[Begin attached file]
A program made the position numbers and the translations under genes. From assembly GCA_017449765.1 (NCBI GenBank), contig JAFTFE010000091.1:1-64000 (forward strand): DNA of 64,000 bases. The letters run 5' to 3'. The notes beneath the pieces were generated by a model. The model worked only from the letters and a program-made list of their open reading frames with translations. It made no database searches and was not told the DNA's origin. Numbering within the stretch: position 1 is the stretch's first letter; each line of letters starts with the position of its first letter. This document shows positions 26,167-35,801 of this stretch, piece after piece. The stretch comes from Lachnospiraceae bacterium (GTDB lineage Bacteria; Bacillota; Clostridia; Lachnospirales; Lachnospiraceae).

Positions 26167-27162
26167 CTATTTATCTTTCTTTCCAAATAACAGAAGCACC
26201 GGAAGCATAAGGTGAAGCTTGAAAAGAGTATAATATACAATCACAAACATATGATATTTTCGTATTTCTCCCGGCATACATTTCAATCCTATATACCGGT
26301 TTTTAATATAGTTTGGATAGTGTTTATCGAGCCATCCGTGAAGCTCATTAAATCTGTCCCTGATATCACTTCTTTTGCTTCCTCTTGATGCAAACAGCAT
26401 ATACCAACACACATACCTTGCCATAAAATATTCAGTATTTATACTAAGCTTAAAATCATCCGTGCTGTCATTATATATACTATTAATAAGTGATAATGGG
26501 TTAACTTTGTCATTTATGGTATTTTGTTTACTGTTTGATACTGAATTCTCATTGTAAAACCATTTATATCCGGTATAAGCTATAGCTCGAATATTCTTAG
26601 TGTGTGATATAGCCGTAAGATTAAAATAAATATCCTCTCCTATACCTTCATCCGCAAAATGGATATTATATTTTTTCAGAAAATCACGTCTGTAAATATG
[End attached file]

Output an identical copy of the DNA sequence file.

A program made the position numbers and the translations under genes. From assembly GCA_017449765.1 (NCBI GenBank), contig JAFTFE010000091.1:1-64000 (forward strand): DNA of 64,000 bases. The letters run 5' to 3'. The notes beneath the pieces were generated by a model. The model worked only from the letters and a program-made list of their open reading frames with translations. It made no database searches and was not told the DNA's origin. Numbering within the stretch: position 1 is the stretch's first letter; each line of letters starts with the position of its first letter. This document shows positions 26,167-35,801 of this stretch, piece after piece. The stretch comes from Lachnospiraceae bacterium (GTDB lineage Bacteria; Bacillota; Clostridia; Lachnospirales; Lachnospiraceae).

Positions 26167-27162
26167 CTATTTATCTTTCTTTCCAAATAACAGAAGCACC
26201 GGAAGCATAAGGTGAAGCTTGAAAAGAGTATAATATACAATCACAAACATATGATATTTTCGTATTTCTCCCGGCATACATTTCAATCCTATATACCGGT
26301 TTTTAATATAGTTTGGATAGTGTTTATCGAGCCATCCGTGAAGCTCATTAAATCTGTCCCTGATATCACTTCTTTTGCTTCCTCTTGATGCAAACAGCAT
26401 ATACCAACACACATACCTTGCCATAAAATATTCAGTATTTATACTAAGCTTAAAATCATCCGTGCTGTCATTATATATACTATTAATAAGTGATAATGGG
26501 TTAACTTTGTCATTTATGGTATTTTGTTTACTGTTTGATACTGAATTCTCATTGTAAAACCATTTATATCCGGTATAAGCTATAGCTCGAATATTCTTAG
26601 TGTGTGATATAGCCGTAAGATTAAAATAAATATCCTCTCCTATACCTTCATCCGCAAAATGGATATTATATTTTTTCAGAAAATCACGTCTGTAAATATG